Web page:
N.J. Business Owners May Have Duty to Inspect Off-Site Parking Lots Regardless of Ownership
June 8, 2012
A recent <a href="http://www.judiciary.state.nj.us/opinions/a0599-11.pdf" target="_blank" rel="noopener">N.J. Appellate Division</a> case analyzed whether business owners have a duty to provide patrons with a safe pathway to an offsite parking lot owned by others.
In <span style="text-decoration: underline;">C<a href="http://www.judiciary.state.nj.us/opinions/a0599-11.pdf" target="_blank" rel="noopener">iarrocca v. Ferrugia Associates, et. al.</a>,</span> defendant (funeral home) had an agreement with two adjacent businesses to use their parking lots when their lots became full. Defendant also hired an off-duty police officer to manage traffic. The officer testified that he was instructed by the defendant to direct patrons to other off-site parking lots onShawnee Drive for which defendant did not have permission to use. Plaintiff was directed to park at one of theShawnee Drive lots and used a sidewalk to get to defendant’s premises. When returning to her car via the same route, she slipped on black ice, fell and seriously injured her leg. Defendant later moved for summary judgment and the Trial Court ruled in their favor and again on reconsideration.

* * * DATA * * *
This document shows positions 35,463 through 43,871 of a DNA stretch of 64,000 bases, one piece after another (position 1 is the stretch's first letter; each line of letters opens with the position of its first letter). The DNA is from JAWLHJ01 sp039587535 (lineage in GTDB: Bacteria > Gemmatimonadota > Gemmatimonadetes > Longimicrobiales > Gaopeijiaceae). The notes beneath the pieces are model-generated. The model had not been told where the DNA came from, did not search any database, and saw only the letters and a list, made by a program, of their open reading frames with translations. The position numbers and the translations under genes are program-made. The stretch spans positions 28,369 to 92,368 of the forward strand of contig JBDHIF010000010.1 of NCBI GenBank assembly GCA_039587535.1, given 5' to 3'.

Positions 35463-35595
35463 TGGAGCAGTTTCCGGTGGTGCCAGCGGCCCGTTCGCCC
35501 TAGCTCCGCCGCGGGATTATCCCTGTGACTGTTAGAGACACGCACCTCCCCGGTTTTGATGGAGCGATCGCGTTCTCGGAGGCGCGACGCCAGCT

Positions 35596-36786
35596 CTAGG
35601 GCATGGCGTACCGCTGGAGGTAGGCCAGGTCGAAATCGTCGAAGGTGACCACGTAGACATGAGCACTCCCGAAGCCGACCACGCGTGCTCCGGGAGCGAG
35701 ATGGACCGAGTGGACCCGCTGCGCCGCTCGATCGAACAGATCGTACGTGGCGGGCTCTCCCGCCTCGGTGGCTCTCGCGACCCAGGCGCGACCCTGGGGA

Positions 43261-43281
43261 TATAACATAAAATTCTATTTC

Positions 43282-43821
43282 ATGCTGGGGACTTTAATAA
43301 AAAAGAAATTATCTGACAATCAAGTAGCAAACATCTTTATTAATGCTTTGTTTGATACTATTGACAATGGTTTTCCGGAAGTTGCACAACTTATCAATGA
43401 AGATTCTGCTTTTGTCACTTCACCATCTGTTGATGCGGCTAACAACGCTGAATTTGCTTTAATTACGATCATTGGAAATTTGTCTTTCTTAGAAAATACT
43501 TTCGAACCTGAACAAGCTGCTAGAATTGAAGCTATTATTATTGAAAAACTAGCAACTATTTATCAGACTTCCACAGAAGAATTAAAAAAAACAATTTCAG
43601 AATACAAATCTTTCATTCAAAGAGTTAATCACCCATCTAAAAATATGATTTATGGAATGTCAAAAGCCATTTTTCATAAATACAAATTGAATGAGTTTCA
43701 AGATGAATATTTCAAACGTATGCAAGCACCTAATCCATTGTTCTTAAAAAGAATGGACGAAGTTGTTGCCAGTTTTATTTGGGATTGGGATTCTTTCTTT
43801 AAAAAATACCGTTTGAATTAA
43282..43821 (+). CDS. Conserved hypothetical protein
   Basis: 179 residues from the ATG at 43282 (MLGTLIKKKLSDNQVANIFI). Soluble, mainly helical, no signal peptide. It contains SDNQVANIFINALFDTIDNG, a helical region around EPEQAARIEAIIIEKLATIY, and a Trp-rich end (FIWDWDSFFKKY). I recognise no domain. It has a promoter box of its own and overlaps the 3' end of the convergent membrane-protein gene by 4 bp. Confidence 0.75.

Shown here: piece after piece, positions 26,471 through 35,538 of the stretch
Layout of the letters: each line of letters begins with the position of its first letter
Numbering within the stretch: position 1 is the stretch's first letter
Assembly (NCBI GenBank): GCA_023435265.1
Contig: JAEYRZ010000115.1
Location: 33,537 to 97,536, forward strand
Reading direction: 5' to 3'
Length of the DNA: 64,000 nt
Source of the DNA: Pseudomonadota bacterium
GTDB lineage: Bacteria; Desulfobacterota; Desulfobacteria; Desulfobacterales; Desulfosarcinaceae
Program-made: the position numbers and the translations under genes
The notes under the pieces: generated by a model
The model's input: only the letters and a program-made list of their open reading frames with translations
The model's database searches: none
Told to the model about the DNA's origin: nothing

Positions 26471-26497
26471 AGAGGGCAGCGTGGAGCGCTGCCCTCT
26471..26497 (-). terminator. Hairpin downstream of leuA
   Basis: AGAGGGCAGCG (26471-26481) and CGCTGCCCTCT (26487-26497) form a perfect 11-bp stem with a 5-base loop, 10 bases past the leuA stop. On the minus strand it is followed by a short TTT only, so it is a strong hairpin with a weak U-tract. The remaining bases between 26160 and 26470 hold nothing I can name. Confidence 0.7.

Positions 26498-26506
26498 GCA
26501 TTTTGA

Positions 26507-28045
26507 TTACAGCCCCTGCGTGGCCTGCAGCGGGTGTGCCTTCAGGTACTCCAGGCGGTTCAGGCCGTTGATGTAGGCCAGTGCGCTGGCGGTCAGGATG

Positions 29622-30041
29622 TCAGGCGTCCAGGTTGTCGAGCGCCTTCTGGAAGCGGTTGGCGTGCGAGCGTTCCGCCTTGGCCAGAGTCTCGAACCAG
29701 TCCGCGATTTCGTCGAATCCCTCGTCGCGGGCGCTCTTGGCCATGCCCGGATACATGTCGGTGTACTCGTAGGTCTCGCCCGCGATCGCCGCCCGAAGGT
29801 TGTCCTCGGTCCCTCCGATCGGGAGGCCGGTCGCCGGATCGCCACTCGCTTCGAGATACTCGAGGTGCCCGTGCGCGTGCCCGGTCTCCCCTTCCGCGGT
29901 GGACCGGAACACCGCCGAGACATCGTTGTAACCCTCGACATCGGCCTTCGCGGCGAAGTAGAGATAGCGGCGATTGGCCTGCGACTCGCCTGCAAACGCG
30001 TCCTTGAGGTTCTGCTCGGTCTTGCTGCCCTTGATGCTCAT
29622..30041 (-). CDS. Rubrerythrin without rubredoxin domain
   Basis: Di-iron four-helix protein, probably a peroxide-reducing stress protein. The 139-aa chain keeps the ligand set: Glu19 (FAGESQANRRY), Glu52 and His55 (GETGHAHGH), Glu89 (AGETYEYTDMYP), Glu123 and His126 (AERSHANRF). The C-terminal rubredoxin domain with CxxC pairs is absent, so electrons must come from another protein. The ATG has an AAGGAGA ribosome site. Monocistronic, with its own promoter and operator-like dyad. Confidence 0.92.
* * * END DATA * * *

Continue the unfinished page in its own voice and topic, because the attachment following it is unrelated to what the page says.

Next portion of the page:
The Appellate Division noted generally that landowners have a duty to prevent injury to visitors from dangerous conditions and to warn of hazards. Business-owners in particular have a duty to remove hazards such as snow and ice from ways of access to their establishment. Case law also instructs that business owners have no duty in areas where they lack both ownership <span style="text-decoration: underline;">and</span> control. While agreeing with the “ownership and control” analysis utilized by the lower Court, the Appellate Division reversed the trial court’s decision finding a limited duty only if the plaintiff herself had chosen where she parked. Although the defendant could not remedy the condition near the Shawnee Lot, it had a duty to perform a reasonable inspection and warn guests of hazardous conditions or to avoid the site if they directed patrons to park onShawnee Drive. The matter was remanded to the trial court to determine whether defendant in fact instructed the officer to direct traffic to theShawnee Drive lot and whether the black ice could have been discovered by a reasonable inspection.
Thanks to Andrew Marra for this post. If you have any questions or comments, please contact Paul at email@example.com